New hypothetical, your work has you hanging out in Montevideo, Uruguay’s capital, for four days. It is springtime and Punta del Este is a bit on the dead side. You will soon take to Montevideo’s town square to cheer their soccer team as they qualify for the World Cup. You will roam up and down the colonial streets and learn that beer is only served in magnum-sized bottles (which you will carry with you during your roaming, because soccer hooliganism requires it). You will marvel at how people who seem to eat nothing but meat 24/7 are not succumbing to cardiovascular disease on every corner.
But it is your second time in the city and you still have a lot of free time to fill. What do you do? Easy, you go to Punta del Este anyways. It’s less than two hours away, it’s beautiful and you are neither Argentinian nor wealthy, so there is no seeing or being seen to concern yourself with. Also, you know that the Spanish word for street, “calle” is pronounced ca-ye not cash-ye and that singing has no place in polite conversation.
There are plenty of buses that make the Montevideo-Punta del Este run, but for the sake of freedom and mobility, our group of 8 chose to rent a couple of cars and caravan it. The plan was to get there, park at the tourist information center and have them tell point us in the right direction. Good in theory, not so good in execution. The only thing that we learned from the tourist office was what we already knew, we were a month early to the party. It wasn’t that they explicitly told us this was case. It was more that we gleaned it from the fact that the office was closed tight and would not be opening until December.
All was not lost. Across from the office was a marina, where fisherman cleaned and sold their day’s catch. It was there that we discovered that we were not the only unseasonable guests.
Had the ferry been running, we could have met their buddies with a trip to the Isla de Lobos, site of the largest sea lion colony in all of the western hemisphere.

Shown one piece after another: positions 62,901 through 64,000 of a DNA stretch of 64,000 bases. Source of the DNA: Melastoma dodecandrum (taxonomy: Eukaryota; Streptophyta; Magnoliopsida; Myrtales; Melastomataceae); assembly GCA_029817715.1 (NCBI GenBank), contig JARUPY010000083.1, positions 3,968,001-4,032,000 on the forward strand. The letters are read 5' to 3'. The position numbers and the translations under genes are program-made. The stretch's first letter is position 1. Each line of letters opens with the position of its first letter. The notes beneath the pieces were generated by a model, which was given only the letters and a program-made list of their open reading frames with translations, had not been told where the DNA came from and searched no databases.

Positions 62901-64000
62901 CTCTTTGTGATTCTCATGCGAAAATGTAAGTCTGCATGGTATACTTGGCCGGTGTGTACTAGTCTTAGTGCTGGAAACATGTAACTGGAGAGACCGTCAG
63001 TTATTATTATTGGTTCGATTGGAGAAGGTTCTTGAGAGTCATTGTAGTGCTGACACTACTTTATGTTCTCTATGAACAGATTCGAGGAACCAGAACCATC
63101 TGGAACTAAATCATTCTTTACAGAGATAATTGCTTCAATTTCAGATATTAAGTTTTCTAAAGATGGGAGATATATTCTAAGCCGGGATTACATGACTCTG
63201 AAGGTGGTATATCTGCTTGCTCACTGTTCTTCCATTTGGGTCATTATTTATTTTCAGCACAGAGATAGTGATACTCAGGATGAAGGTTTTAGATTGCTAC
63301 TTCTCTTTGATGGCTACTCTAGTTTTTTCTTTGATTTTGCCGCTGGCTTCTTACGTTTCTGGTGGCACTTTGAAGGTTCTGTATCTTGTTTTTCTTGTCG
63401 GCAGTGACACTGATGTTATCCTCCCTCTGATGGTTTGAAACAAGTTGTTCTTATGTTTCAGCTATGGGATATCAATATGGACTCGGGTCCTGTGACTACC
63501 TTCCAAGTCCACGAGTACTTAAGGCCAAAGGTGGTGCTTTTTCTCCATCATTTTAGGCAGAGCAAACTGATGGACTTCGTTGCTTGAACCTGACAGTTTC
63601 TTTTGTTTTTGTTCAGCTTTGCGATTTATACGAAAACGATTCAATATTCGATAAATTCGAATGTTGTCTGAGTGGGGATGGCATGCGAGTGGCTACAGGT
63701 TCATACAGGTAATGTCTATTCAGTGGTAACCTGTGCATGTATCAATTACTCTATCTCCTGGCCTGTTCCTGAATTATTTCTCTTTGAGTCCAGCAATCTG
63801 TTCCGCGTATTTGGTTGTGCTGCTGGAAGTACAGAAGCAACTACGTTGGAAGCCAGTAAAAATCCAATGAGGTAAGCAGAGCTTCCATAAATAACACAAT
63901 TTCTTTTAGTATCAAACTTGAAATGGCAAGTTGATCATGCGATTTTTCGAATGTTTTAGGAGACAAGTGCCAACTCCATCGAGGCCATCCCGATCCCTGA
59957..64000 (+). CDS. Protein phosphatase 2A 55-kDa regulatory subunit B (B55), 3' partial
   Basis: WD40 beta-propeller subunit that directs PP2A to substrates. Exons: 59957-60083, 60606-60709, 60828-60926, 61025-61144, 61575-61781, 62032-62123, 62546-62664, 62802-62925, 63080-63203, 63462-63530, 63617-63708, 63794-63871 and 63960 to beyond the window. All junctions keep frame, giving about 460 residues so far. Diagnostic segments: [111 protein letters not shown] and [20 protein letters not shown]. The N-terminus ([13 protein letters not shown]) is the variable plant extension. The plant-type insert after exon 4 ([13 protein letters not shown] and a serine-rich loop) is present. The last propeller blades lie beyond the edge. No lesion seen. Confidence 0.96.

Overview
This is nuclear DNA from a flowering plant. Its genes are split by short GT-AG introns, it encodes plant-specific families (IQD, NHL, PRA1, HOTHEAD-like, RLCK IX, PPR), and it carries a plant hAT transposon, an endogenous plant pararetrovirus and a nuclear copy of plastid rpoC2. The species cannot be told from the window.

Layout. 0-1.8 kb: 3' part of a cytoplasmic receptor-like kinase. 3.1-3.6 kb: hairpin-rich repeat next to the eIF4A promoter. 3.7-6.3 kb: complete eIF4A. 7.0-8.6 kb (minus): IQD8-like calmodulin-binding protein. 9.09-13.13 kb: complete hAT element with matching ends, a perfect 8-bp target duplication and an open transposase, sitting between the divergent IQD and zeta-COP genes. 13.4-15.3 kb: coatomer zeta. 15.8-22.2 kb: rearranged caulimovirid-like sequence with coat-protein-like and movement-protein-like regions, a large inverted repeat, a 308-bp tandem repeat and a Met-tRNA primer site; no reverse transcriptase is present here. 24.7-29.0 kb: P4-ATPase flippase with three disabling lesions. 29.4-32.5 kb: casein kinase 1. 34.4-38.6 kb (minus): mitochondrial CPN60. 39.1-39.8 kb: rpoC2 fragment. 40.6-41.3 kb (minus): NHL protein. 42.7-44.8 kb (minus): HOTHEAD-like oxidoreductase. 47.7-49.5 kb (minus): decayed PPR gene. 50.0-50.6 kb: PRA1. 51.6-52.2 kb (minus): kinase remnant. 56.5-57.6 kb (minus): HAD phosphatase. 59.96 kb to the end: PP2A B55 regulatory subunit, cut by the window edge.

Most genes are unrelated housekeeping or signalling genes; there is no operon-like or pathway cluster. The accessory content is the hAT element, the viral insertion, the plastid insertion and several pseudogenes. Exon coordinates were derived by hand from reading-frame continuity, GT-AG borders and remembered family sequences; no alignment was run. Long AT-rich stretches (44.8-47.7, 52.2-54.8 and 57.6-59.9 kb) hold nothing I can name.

With the tourist office a bust, we stopped to eat, drink our first of many mega-beers (seriously, these things put a 40 to shame) and seek some guidance. The helpful waitress sent us walking in the direction of a seaside shrine dedicated to the virgin of the Candelaria (for real, that’s her title)!
Scattered amongst the carpet of mussel shells, there are plenty of plaques honoring the dead.
|Shopping Punta del Este-style.|
But the shrine was not our intended destination. We were headed towards the hand in the sand. Well, technically, it’s only the fingers in the sand. The full hand is either in the process of sinking into the earth, to which one assumes the rest of the body has already surrendered or is slowly clawing its way out. The names given to the popular symbol of the city “Man Emerging into Life”, “Monument of the Fingers” and “Monument to the Drowned” do little to solve the riddle of which way the hand is headed.
I’ve read that the Chilean artist who created it, Mario Irarrazabal, intended the sculpture to serve as a warning to swimmers, as this side of the peninsula, known as the Costa Brava, has rough waters. Yet I also read that he is displeased at it being referred to as the “Monument of the Drowned”, so even there, the message is a bit mixed.
Copies of this mysterious sculpture can also be found in Madrid, the Atacama Desert in Chile and Venice.
|..or what it looks like to have a giant thumb going all up into your business|
Having examined the disembodied fingers from all possible angles, it was time to begin our trip back to the more populous Montevideo, but first we had to stop at a stunning homage to an accidental cannibal (thanks again, kind waitress). About 20 minutes west of Punta del Este is Casapueblo. This very Gaudi-esque hillside museum and hotel was built by the Uruguayan artist, Carlos Paez Vilaro in honor of his son, Carlitos, who regardless of what becomes of his life, will always be known as one of the 16 survivors of that plane that crashed in the Andes. For anyone that has not seen the movie, that was the plane that was carrying a rugby team when it went down. It was assumed that none of the 45 passengers had survived both the crash and the subsequent avalanche so search efforts were quickly called off. The sixteen survivors, faced with no food, no heat and little hope of rescue, were forced to resort to the only available source of sustenance, their dead comrades. Seventy-two days after the crash, two of the passengers encountered a farmer (after a 10 day cross-Andes trek) and thus, people became aware of the survivor's plight.
So Carlitos survived, his dad built this beautiful structure and we had the opportunity to watch the beginning of a lovely sunset from its terrace. I don’t know if the scene is any lovelier come summertime, but I doubt it. We practically had the cafe to ourselves with nothing but the sounds of the ocean and the occasional bird call to serve as our soundtrack. All along the terrace, there was not one che-che-che to be heard. It was glorious.
But the story doesn't end there. We still had three days to enjoy. In Montevideo....
|Note: this is not a small man. He is actually a giant Swede, one that happens to be drinking an even giant-er beer.|